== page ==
Facebook apologized on Monday after a bug turned its Safety Check feature into a breaking news alert for all users around the world, even though the suicide bomb it was triggered by went off in Pakistan, killing around 69 people and injuring over 250 people. The social networking giant apologized for causing mass confusion.

Lahore Blast Safety Check Glitch Embarrasses Facebook

Facebook’s Safety Check fails again

The social media giant turns on its Safety Check feature to allow users to let their friends and family know they are safe in the event of being trapped after a terror attack or a natural disaster. However, according to Quartz, people nowhere near Pakistan received notifications regarding the Lahore terror attack. In fact, users as far as South Africa, Canada, Sydney, Honolulu, Brussels, Ontario, Cairo, Hong Kong, New York and Nepal tweeted that they received a Safety Check notification which was activated after the Lahore bombing.

“Have you been affected by the explosion?” read the notification some users received on the social networking site. The notification didn’t even indicate where the danger actually was.

A Facebook spokesperson said, “We activated Safety Check in Lahore, Pakistan, after a bombing took place there. Unfortunately, many people not affected by the crisis received a notification asking if they were okay. We worked to resolve the issue and we apologize to anyone who mistakenly received the notification.”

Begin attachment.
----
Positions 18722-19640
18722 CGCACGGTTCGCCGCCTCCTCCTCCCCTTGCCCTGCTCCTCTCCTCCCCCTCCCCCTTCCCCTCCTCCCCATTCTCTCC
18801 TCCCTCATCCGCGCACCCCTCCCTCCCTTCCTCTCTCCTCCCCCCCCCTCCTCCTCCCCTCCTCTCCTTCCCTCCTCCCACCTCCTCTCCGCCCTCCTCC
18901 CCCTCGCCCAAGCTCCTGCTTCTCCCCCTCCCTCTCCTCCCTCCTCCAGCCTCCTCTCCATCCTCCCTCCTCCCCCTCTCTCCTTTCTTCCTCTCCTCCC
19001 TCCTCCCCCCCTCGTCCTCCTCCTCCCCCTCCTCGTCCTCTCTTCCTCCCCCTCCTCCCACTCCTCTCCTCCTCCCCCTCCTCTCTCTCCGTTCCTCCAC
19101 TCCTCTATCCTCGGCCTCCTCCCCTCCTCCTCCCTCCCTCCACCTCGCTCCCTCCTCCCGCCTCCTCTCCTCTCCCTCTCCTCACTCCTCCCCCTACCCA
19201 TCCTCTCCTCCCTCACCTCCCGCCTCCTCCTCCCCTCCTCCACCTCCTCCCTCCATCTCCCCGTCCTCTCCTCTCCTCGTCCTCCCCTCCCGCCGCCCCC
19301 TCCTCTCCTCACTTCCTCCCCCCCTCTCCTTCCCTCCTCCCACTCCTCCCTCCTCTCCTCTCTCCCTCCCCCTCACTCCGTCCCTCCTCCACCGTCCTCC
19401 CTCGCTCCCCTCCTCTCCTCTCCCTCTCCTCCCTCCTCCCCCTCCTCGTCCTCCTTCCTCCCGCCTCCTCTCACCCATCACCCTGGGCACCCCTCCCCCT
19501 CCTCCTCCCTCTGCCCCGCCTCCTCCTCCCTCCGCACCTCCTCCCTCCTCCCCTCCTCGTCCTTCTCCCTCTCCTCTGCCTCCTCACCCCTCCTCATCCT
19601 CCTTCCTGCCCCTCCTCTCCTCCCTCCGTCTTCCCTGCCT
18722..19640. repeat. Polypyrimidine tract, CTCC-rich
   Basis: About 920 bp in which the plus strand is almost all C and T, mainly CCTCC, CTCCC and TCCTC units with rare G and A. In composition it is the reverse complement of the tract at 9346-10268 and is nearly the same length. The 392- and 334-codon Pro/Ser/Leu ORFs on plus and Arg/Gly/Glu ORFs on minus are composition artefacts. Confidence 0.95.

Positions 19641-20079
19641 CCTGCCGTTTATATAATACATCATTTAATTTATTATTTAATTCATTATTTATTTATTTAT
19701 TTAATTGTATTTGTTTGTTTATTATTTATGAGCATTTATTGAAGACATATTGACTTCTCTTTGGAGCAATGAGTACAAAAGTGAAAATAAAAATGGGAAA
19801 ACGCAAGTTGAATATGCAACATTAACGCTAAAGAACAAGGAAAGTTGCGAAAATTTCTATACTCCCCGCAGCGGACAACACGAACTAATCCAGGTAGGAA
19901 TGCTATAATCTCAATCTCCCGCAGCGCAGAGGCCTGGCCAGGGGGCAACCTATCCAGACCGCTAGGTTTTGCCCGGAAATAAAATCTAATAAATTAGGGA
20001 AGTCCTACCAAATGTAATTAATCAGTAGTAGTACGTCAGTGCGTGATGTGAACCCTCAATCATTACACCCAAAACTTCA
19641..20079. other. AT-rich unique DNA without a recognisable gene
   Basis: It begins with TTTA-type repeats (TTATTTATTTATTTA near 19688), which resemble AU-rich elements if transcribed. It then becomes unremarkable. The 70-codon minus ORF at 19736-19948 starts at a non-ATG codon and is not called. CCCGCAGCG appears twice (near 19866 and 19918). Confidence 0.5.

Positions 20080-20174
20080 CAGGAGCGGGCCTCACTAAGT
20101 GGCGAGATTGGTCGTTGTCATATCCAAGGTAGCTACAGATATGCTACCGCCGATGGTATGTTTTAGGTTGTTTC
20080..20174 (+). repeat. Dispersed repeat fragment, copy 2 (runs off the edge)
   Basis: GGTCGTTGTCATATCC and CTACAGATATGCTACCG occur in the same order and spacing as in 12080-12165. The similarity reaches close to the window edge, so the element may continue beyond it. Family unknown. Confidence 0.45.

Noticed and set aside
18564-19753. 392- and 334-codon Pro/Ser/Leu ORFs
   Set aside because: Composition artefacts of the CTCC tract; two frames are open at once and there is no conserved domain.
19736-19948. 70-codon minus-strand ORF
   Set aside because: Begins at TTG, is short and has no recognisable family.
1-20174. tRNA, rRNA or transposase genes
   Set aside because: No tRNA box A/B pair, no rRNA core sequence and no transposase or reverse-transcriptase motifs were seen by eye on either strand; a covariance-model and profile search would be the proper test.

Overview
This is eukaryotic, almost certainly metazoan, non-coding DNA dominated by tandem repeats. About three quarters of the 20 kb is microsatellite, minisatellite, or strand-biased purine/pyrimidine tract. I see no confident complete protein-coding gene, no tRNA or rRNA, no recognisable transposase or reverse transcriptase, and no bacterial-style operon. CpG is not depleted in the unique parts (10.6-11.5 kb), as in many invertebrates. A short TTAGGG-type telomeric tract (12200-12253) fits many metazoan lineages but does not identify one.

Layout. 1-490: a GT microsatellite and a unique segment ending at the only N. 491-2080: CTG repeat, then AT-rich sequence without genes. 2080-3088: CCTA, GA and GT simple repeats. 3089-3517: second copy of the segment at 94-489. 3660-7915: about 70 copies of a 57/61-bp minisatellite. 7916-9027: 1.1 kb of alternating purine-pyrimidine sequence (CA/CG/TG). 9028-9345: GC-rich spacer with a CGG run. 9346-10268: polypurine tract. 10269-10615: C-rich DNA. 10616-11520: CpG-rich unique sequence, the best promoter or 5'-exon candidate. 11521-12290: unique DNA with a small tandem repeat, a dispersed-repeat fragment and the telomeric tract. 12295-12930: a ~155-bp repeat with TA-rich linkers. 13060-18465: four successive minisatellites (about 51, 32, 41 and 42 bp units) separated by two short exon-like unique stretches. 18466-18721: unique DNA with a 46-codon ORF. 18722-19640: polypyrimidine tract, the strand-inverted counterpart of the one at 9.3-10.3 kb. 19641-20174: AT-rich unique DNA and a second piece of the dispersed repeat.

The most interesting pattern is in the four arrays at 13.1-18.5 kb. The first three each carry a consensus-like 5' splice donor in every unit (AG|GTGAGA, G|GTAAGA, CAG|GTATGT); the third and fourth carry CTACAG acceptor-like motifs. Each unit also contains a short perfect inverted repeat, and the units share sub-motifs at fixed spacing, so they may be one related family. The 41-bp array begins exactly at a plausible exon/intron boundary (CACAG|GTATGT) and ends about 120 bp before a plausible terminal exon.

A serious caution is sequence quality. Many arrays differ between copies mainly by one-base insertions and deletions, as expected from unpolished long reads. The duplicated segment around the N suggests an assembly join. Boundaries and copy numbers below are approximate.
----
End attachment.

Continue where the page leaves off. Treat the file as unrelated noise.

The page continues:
“This kind of bug is counter to the product’s intent,” reads a post written by the social networking site’s disaster response team.

This is not the first time Facebook has been criticized for its Safety Check feature. Many users have slammed the social media firm for being biased by not activating the tool when needed, like during the recent massacre at an Ivory Coast beach resort.

 About the Lahore Blast

The blast in Pakistan that took many innocent lives was caused by a suicide bomber, and it occurred in a parking lot at Gulshan-e-Iqbal Park, one of the largest parks in Lahore, the capital of Pakistan’s Punjab province. The responsibility of the blast was taken by the splinter group Jamaat-ul-Ahrar, a faction of the Pakistani Taliban.

A spokesperson for the terrorist group was quoted by The Telegraph as saying, “We claim responsibility for the attack on Christians as they were celebrating Easter.” The group warned that more attacks would follow and, “It was part of our annual martyrdom attacks we have started this year.”